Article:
How do you factor #y = 4 (x - 4)^2 + 4# I have been working on this for days and I can’t find the answer. Can anybody help me???
There are a number of possible ways, but I've shared the way I'd do it below. In the end I didn't get a solution, though...
It's a toughie, and (for me at least) factoring always involves some trial and error. In the end I worked through the process with one guess that didn't work out, but hopefully that sets you up well to find the solution.
Here's how I'd approach it:
First expand the square:
Now multiply through with
A starting guess for the factors might be:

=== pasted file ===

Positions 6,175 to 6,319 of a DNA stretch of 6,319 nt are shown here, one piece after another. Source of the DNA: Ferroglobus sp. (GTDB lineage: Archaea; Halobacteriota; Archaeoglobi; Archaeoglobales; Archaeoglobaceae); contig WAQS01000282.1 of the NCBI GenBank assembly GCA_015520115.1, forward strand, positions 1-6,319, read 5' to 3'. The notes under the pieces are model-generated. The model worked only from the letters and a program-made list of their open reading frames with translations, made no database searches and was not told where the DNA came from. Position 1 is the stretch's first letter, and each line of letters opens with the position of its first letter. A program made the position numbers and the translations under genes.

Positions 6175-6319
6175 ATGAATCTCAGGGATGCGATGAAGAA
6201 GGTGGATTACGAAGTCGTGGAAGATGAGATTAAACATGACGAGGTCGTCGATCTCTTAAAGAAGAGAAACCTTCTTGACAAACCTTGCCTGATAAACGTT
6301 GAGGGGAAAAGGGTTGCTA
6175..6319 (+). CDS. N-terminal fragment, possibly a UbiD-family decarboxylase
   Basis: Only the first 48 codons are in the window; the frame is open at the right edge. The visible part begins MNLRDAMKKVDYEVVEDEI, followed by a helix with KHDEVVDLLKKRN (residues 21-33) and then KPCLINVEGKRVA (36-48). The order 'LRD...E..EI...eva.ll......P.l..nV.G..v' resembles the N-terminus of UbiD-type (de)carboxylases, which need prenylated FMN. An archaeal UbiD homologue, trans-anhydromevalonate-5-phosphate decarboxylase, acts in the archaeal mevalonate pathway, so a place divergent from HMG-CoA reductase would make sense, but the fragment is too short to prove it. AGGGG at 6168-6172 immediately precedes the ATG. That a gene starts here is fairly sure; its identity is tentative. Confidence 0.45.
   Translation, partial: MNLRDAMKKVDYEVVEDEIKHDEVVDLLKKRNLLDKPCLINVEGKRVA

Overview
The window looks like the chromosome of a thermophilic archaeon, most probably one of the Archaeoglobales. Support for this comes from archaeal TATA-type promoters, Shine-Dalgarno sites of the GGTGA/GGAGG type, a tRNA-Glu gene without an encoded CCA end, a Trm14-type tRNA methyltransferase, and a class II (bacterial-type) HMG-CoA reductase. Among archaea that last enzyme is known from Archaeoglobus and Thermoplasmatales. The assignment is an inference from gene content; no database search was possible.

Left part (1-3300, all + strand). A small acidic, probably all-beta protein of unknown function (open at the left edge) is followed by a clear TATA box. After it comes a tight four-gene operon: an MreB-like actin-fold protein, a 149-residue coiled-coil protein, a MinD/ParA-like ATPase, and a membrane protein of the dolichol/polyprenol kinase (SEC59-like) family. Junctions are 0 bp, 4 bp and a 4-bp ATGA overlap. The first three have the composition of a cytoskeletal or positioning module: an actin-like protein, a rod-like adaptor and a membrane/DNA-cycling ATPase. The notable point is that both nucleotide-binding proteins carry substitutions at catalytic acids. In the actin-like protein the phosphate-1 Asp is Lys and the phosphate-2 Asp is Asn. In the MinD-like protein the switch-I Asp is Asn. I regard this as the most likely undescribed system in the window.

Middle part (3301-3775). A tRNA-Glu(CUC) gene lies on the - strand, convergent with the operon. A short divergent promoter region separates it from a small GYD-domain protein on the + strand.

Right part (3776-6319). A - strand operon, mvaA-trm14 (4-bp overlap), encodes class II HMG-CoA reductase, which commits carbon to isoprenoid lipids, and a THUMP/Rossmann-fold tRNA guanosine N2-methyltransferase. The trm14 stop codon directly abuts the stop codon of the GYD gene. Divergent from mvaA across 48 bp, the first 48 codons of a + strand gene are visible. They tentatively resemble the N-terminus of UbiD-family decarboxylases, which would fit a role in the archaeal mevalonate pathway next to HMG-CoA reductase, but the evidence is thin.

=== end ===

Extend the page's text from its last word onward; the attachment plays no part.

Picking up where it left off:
Why do I use minus signs both terms? Because the middle term of the quadratic is negative by the final term is positive.
We know that:
The tricky bit is that factor of
(expand the brackets to see why this is the case)
Now we have two equations in two unknowns, so we use our toolkit for simultaneous equations.
Substituting this value into the other equation:
Multiply through by
Which is a quadratic, so now we need our quadratic tools. I tend to use the quadratic formula:
If we substitute both values back into
Hmm, these fractional factors suggest to me that perhaps that first guess should have been:
Nope: when I tried that and ran it through I get the square root of a negative number. We can deal with 'unreal roots', but probably not here.
I don't have the time or space here to go through the whole process again, so I'll leave it to you to work through it...
For me it is easy. See reasoning below
We know that
Hope this help